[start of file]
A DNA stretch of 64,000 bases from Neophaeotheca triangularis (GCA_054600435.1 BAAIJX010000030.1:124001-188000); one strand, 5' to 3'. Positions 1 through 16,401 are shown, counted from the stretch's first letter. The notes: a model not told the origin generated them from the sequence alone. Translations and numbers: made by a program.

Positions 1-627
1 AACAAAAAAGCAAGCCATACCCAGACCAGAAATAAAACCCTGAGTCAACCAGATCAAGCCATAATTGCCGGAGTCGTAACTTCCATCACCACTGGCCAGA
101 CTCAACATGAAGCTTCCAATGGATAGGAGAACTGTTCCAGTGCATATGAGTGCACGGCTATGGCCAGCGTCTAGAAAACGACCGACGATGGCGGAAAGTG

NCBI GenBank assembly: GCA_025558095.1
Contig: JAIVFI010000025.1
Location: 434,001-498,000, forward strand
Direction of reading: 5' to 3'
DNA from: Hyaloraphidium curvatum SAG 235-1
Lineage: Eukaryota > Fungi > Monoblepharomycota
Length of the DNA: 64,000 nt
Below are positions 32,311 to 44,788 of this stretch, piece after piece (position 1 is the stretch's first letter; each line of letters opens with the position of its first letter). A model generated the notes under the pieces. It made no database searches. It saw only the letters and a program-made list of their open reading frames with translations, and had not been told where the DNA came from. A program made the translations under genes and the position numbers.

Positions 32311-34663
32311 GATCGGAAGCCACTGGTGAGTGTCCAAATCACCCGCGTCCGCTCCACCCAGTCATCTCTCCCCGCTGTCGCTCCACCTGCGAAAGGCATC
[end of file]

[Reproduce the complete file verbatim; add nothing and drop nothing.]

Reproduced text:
A DNA stretch of 64,000 bases from Neophaeotheca triangularis (GCA_054600435.1 BAAIJX010000030.1:124001-188000); one strand, 5' to 3'. Positions 1 through 16,401 are shown, counted from the stretch's first letter. The notes: a model not told the origin generated them from the sequence alone. Translations and numbers: made by a program.

Positions 1-627
1 AACAAAAAAGCAAGCCATACCCAGACCAGAAATAAAACCCTGAGTCAACCAGATCAAGCCATAATTGCCGGAGTCGTAACTTCCATCACCACTGGCCAGA
101 CTCAACATGAAGCTTCCAATGGATAGGAGAACTGTTCCAGTGCATATGAGTGCACGGCTATGGCCAGCGTCTAGAAAACGACCGACGATGGCGGAAAGTG

NCBI GenBank assembly: GCA_025558095.1
Contig: JAIVFI010000025.1
Location: 434,001-498,000, forward strand
Direction of reading: 5' to 3'
DNA from: Hyaloraphidium curvatum SAG 235-1
Lineage: Eukaryota > Fungi > Monoblepharomycota
Length of the DNA: 64,000 nt
Below are positions 32,311 to 44,788 of this stretch, piece after piece (position 1 is the stretch's first letter; each line of letters opens with the position of its first letter). A model generated the notes under the pieces. It made no database searches. It saw only the letters and a program-made list of their open reading frames with translations, and had not been told where the DNA came from. A program made the translations under genes and the position numbers.

Positions 32311-34663
32311 GATCGGAAGCCACTGGTGAGTGTCCAAATCACCCGCGTCCGCTCCACCCAGTCATCTCTCCCCGCTGTCGCTCCACCTGCGAAAGGCATC